You yourselves were once alienated from him; you nourished hostility in your hearts because of your evil deeds. But now, Christ has achieved reconciliation for you in his mortal body by dying, so as to present you to God holy, free of reproach and blameless. But you must hold fast to faith, be firmly grounded and steadfast in it, unshaken in the hope promised you by the gospel you have heard. It is the gospel which has been announced to every creature under heaven, and I, Paul, am its servant.

Even now I find my joy in the suffering I endure for you. In my own flesh I fill up what is lacking in the sufferings of Christ for the sake of his body, the church. I became a minister of this church through the commission God gave me to preach among you his word in its fullness, that mystery hidden from ages and generations past but now revealed to his holy ones. God has willed to make known to them the glory beyond price which this mystery brings to the Gentiles—the mystery of Christ in you, your hope of glory. This is the Christ we proclaim while we admonish all men and teach them in the full measure of wisdom, hoping to make every man complete in Christ. For this I work and struggle, impelled by that energy of his which is so powerful a force within me.


This is my beloved Son, in whom I am well pleased;
—listen to him.

In many and varied ways God spoke to our ancestors through the prophets, but in these last days he has spoken to us in his Son.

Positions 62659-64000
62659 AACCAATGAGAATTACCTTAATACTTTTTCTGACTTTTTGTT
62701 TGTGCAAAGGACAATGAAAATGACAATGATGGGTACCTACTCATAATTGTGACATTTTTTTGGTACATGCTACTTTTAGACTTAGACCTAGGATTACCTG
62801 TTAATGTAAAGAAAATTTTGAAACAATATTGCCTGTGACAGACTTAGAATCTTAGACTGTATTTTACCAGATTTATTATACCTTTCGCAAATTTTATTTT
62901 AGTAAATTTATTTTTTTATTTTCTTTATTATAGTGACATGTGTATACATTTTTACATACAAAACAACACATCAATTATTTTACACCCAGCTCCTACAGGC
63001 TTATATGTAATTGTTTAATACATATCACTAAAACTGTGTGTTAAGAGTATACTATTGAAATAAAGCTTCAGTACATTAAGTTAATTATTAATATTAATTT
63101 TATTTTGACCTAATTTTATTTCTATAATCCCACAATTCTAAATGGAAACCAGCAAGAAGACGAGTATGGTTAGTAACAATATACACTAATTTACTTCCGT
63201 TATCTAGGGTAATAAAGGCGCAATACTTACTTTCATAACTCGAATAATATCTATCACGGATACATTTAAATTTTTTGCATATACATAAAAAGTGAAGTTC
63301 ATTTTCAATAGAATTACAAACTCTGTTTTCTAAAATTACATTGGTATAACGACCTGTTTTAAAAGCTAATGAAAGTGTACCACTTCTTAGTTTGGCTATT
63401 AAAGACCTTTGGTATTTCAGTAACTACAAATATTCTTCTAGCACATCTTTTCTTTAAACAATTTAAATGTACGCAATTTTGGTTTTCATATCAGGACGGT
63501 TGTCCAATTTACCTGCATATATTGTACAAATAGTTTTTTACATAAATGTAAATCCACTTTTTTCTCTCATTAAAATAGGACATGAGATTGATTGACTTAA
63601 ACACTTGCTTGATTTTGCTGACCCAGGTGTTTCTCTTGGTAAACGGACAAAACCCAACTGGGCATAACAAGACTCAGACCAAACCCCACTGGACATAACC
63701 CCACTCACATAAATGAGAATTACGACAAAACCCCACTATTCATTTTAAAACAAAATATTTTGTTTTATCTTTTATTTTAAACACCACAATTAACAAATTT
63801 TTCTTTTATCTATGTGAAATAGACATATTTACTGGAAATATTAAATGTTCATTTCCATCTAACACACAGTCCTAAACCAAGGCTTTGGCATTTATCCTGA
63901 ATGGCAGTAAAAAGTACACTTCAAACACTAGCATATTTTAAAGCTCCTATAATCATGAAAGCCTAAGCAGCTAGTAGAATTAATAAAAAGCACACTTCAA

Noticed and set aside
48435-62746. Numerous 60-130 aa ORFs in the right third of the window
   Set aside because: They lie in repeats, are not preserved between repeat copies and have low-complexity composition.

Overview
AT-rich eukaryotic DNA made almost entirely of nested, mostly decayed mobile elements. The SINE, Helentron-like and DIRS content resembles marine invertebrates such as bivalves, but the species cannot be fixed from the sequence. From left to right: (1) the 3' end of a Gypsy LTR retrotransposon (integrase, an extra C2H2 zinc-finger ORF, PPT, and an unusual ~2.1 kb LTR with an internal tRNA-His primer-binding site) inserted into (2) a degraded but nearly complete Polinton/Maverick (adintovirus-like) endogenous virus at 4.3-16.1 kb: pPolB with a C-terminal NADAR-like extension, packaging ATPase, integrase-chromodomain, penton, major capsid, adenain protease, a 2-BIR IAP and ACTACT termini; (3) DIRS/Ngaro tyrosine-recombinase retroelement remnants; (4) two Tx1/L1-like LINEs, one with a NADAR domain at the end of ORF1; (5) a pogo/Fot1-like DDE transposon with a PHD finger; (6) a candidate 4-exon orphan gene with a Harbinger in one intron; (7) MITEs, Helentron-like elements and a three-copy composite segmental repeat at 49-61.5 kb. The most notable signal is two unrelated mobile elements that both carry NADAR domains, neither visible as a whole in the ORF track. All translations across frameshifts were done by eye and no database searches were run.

Listen to him.

The second reading and responsory may be taken from The Liturgy of the Hours or the following may be used:

From The Spiritual Canticle by Saint John of the Cross
(Red. B, st. 1,4 — ed. Kavanaugh-Rodriguez 1979, pp. 434-45)

Traces of the divine beauty in creation

Created things in themselves, as Saint Augustine declares, give testimony to God’s grandeur and excellence. For God created all things with remarkable ease and brevity, and in them he left some trace of who he is, not only in giving all things being from nothing, but even by endowing them with innumerable graces and qualities, making them beautiful in a wonderful order and unfailing dependence on one another. All of this he did through his own wisdom, the Word, his only begotten Son by whom he created them.

Saint Paul says: The Son of God is the splendor of his glory and the image of his substance. It should be known that only with this figure, his Son, did God look at all things, that is he communicated to them their natural being and many natural graces and gifts, and made them complete and perfect, as is said in Genesis: God looked at all things that he made, and they were very good. To look and behold that they were very good was to make them very good in the Word, his Son.